Very little brings me the joy that’s experienced when a few pennies are pinched, dimes are saved, and dollars stay in my wallet. A couple money saving projects I’ve completed this summer have been inspired by great do it yourself (DIY) web sites and articles that I have come across.
The first summer cost-saving endeavor was an office improvement inspired by an image submitted to Lifehacker’s featured workspace series. Lifehacker is a great site, detailing various hacks that even the common person can undertake. The lack of additional space on my own desk was becoming a problem, and the addition of a cheap and functional desk shelf easily remedied my situation. With a few simple measurements, wood from the local Menards, the right tools, and a Tim Taylor grunt, I was able to build the above desk shelf in under an hour. After making sure it fit nicely, I stained it to match the desk for a seamless appearance. Total cost for all items was around $13.00. This was a much better option than spending several hundred dollars for a new desk.
The second project entailed the creation of a hand-made Tablet PC stand. I picked up a cheap, used Motion M1300 Tablet PC on eBay and decided to make my own adjustable stand. I wanted a stand that would look presentable, have a hinge to change the viewing angle and securely hold the tablet in place. After perusing numerous sites for information and considering those that were for sale, the image below shows what resulted. Total cost of project: $0.00. I used hinges that I had saved from a different project, the wood was left over from my desk improvement project, and the stain was also left over from giving new life to our living room furniture.
Although these projects are cheap, you do have to be handy, have the right tools, and be flexible if things don’t turn out exactly as planned. Here are a few excellent resources that I consult whenever I consider getting my hands dirty, saving money and making something myself.
Lifehacker: For great ideas for your own office, check out Lifehacker’s featured workspaces. No details, blueprints, or plans are available, but the offices that are pictured are often beautiful. Many ideas can be gleaned from how other people organize their command centers.
Instructibles: This site has tons of great material broken into categories that can be searched. Of special interest might be their green how-to items. The strength of Instructibles is in their easy step-by-step, visual presentation. The how-to instructions at Instructibles are easy to follow and produce the expected results.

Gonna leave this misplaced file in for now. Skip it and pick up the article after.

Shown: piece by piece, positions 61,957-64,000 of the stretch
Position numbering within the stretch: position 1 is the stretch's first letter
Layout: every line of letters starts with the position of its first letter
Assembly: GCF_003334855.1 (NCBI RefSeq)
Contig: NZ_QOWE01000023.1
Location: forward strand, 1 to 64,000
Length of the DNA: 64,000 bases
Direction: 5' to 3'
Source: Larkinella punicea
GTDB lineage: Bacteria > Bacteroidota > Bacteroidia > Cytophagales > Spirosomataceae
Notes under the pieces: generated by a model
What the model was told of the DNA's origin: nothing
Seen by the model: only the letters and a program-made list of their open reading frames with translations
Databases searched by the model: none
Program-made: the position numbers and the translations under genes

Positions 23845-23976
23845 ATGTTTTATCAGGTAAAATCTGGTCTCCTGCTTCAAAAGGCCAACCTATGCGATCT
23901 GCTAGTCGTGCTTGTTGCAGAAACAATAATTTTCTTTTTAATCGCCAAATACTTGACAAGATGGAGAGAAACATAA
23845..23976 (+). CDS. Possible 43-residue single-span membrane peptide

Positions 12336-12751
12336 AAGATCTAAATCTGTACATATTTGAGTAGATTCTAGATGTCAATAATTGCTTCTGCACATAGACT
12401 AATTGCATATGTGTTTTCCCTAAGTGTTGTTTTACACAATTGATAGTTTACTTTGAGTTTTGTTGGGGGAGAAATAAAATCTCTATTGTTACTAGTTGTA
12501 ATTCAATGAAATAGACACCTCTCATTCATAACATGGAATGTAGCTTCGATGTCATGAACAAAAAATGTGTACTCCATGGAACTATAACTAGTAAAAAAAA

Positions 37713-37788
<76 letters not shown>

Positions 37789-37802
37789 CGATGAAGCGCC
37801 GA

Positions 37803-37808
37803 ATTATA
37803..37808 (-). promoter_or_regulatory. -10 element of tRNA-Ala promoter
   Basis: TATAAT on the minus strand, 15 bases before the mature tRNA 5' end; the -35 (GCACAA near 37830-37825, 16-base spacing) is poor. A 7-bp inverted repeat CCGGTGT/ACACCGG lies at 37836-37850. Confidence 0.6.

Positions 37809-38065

Ikeahacker: This blog features excellent ideas for using Ikea furniture and accessories in creative, new ways. They have a unique selection items that have been modified from their intended purpose. Ikeahacker accepts submissions from anyone that is able to come up with a great idea using Ikea products. You will certainly want to check them out if you frequent Ikea or have need for a $2.99 laptop stand.
DIY Network: According to their site, “DIY Network is the go-to destination for rip-up, knock-out home improvement television.” DIY Network focuses primarily on home improvement projects and was created from the makers of HGTV and the Food Network.
DIYIdeas.com: This site contains ideas for your home and garden and is owned by Better Homes and Gardens Magazine.
wikiHow: Capitalizing on the success of Wikipedia, wikiHow is a community controlled site where anyone is free to contribute and edit how to do just about anything. For example, check out this article on how to tape a hockey stick that I started in March, 2007. Clicking the history tab allows you to see additional contributions from various individuals. Like all wikis, caution should be taken as some of the advice might not always be correct. Regardless, wikiHow is an extensive database of cool stuff.
eHow: Similar to wikiHow, eHow is a written by a community of members and contains numerous topics broken into categories. Their Internet how-to section contains over 22,000 articles, and they state that 6 million people visit eHow each month.
Not only do these sites feature practical, money saving advice, they can be great for coming up with something to do on a boring, rainy day. Teachers and parents can generate excellent ideas to help their children learn to follow directions, work together and complete projects.
So, what do you think? When it comes to buying new or making your own, which do you prefer? Leave your thoughts in the comments and share your own favorite DIY projects/web sites.
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